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Texas Board of Veterinary Medical Examiners
Investigations and Disciplinary Actions

In Fiscal Year 2007 (September 1, 2006 to August 31, 2007), the Board conducted 492 investigations and took disciplinary action in 44 cases. The penalties ranged from monetary fines to revocation of a license and all points in between. The Board is focused on prompt investigations and litigation. The Board’s new General Counsel, Nicole Oria, is an experienced litigator. The Board is more willing to take matters to SOAH to gain the sanction the Board believes is necessary. The agency is currently facing a record year in SOAH years.

By law there are currently nine members of the Board, six are licensed veterinarians and three are public members.

Investigations

As can be seen above, Board is aggressive in its investigations and the chance of having restrictions placed on one’s license is increasing. It is crucial for veterinarians to understand the Board’s role and the process that a veterinarian undergoes if he/she is under investigation.

The investigation portion of the disciplinary process with the Board starts when the veterinarian is notified of the investigation by mail, unless doing so would jeopardize the Board's investigation. This letter informs the veterinarian that he/she has an opportunity to respond to the allegations within thirty days and that they can be represented by an attorney. This initial response is the one of the most critical actions in the investigation. It sets the tone and establishes the evidence for the whole process. Doing this right the first time may result in a faster resolution to the investigation.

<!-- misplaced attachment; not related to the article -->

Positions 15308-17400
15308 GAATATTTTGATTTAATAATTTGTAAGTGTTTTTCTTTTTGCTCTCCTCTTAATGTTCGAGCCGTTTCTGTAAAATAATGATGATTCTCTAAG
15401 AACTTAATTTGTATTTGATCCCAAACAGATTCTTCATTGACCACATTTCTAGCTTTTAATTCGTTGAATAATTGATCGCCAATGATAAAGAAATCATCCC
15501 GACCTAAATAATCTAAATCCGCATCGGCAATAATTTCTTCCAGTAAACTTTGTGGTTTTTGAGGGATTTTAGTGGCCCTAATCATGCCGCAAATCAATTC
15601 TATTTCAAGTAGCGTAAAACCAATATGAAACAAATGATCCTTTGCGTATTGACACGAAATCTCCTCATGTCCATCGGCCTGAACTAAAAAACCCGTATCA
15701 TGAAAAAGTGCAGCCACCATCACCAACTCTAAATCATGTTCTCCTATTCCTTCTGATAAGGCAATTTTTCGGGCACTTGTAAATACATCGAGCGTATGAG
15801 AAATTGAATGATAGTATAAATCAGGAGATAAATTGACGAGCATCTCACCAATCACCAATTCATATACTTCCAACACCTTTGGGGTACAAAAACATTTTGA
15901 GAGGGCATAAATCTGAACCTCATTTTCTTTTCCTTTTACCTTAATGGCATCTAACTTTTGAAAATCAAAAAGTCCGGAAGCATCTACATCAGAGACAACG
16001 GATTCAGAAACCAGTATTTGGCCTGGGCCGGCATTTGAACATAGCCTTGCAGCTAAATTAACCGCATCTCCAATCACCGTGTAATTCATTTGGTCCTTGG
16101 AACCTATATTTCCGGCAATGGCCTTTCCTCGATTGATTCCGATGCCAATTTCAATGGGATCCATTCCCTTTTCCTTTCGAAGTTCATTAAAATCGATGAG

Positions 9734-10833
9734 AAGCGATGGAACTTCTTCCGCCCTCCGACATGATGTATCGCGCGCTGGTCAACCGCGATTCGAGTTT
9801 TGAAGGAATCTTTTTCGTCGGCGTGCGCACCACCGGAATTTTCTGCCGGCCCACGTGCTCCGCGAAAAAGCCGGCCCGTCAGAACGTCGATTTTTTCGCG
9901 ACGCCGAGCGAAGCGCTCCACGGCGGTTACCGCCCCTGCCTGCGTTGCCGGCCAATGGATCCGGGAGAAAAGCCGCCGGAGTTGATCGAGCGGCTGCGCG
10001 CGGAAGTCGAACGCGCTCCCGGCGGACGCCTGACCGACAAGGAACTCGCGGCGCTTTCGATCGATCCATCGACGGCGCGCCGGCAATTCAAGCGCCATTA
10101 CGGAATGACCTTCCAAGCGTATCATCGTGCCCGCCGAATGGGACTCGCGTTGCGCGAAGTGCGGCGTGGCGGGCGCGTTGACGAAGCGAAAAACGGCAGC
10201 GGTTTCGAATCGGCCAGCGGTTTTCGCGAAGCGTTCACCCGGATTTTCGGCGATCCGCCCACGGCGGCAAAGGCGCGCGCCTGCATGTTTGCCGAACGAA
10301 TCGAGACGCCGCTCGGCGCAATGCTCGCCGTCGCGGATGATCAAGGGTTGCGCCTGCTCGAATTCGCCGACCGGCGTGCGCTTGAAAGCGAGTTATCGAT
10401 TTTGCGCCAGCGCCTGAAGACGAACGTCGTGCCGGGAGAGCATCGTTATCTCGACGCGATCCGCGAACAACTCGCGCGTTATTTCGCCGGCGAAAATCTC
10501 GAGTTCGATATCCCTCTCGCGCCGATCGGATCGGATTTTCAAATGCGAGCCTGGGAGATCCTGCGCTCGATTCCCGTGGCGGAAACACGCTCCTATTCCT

The Board’s investigator will request various records pertaining to the allegations, such as medical records, medication logs, witness statements, and other information related to the investigation. Occasionally, the Board investigator will go in person to the veterinarian’s practice. Once the veterinarian has responded and the investigator has obtained all pertinent information, the investigator makes a recommendation regarding the allegations and what the evidence has shown. The information obtained by the investigator is presented to senior staff and an ultimate decision is made regarding the disposition of the case. The case may be dismissed, or the case is set for an Informal Conference.

Informal Settlement Conference

While this proceeding is called an “Informal” Conference, it is not an informal proceeding. The informal means the rules of procedure and evidence do not apply. At the Informal Conference, the allegations and evidence are presented to Board members and those members then ask questions of the veterinarian. The veterinarian and his/her attorney are allowed to provide evidence and other mitigating information for the members to take into consideration. After all the information is presented and questions are asked, the members convene separately and discuss the information presented during the Informal Conference. The veterinarian is then called back into the meeting room and the Board presents their decision. The veterinarian knows the recommendation prior to leaving the Board’s offices. The recommendations can be a dismissal, or a proposed Agreed Order or the case is referred directly to a hearing before an Administrative Law Judge at the State Office of Administrative Hearings [SOAH].